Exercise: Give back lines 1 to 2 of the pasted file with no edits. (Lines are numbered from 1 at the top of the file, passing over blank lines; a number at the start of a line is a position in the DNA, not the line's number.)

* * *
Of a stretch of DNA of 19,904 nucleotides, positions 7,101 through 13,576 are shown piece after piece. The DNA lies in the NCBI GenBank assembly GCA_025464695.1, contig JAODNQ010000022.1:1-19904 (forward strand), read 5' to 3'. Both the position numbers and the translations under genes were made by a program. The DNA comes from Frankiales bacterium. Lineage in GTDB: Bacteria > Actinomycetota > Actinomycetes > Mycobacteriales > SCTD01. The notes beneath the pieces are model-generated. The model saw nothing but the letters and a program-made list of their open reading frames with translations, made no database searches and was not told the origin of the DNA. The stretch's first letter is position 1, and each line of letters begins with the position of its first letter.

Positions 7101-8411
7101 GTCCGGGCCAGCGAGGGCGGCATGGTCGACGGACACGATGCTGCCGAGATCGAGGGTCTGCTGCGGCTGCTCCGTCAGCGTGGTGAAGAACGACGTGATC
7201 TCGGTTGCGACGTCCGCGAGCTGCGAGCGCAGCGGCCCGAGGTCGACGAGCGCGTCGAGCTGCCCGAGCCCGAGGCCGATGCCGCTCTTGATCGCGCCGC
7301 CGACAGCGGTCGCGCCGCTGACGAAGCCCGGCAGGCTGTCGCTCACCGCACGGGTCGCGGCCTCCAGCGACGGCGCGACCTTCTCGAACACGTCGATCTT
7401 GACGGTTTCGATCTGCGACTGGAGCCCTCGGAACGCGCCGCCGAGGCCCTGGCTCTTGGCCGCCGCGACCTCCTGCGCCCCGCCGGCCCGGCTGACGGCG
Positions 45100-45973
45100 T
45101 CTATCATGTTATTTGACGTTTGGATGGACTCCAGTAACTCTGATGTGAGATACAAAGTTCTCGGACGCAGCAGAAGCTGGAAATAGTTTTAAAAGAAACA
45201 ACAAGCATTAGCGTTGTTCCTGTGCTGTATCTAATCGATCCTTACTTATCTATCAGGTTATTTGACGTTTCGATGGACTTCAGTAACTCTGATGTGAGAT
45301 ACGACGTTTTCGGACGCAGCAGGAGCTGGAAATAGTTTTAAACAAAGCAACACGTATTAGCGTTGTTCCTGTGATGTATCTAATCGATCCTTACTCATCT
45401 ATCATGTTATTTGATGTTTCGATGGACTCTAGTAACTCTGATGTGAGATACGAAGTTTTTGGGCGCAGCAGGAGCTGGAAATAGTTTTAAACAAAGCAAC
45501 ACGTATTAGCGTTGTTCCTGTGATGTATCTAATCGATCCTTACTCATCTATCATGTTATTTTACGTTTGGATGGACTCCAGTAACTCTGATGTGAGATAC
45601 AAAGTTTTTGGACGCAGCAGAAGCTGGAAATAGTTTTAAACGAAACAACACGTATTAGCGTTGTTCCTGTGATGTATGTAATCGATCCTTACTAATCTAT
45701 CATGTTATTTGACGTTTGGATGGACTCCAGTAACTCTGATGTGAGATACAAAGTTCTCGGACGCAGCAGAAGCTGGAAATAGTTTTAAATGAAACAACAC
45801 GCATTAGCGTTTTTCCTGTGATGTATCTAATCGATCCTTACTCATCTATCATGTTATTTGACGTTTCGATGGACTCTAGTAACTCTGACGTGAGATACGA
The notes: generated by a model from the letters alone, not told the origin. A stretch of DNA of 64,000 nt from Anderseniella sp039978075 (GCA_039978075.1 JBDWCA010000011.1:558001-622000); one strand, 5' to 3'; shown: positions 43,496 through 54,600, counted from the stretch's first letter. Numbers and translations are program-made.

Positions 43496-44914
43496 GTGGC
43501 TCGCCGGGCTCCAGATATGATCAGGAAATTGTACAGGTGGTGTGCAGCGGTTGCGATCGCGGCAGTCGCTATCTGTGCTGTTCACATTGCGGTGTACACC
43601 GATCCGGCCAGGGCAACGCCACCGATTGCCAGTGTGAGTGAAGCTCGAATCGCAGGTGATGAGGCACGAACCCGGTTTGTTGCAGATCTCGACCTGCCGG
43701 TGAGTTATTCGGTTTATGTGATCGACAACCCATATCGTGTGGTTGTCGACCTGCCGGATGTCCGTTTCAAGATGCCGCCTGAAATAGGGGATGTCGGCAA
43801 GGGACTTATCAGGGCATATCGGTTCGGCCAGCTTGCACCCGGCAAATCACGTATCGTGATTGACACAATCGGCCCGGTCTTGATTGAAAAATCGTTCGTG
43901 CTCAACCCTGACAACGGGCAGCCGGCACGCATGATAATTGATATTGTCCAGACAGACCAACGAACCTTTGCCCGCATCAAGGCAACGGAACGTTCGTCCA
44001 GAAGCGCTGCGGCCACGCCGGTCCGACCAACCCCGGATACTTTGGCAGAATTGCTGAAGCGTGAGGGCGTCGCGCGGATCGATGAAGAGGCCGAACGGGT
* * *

Of a stretch of DNA of 19,904 nucleotides, positions 7,101 through 13,576 are shown piece after piece. The DNA lies in the NCBI GenBank assembly GCA_025464695.1, contig JAODNQ010000022.1:1-19904 (forward strand), read 5' to 3'. Both the position numbers and the translations under genes were made by a program. The DNA comes from Frankiales bacterium. Lineage in GTDB: Bacteria > Actinomycetota > Actinomycetes > Mycobacteriales > SCTD01. The notes beneath the pieces are model-generated. The model saw nothing but the letters and a program-made list of their open reading frames with translations, made no database searches and was not told the origin of the DNA. The stretch's first letter is position 1, and each line of letters begins with the position of its first letter.

Positions 7101-8411